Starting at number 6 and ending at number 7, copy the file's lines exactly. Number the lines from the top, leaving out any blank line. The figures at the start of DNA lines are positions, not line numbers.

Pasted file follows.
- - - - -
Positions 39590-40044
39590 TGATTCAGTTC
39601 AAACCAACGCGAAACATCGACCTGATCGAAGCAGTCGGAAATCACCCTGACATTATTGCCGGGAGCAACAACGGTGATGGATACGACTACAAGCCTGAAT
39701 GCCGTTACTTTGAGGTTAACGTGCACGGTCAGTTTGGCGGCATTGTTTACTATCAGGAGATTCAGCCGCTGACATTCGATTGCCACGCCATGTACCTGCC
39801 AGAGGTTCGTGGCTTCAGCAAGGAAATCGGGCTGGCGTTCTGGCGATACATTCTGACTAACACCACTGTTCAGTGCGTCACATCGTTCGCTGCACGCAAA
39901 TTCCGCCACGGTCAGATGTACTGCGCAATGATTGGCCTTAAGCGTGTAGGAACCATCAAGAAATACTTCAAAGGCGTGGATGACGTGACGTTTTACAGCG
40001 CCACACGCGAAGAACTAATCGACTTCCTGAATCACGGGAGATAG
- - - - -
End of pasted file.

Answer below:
39901 TTCCGCCACGGTCAGATGTACTGCGCAATGATTGGCCTTAAGCGTGTAGGAACCATCAAGAAATACTTCAAAGGCGTGGATGACGTGACGTTTTACAGCG
40001 CCACACGCGAAGAACTAATCGACTTCCTGAATCACGGGAGATAG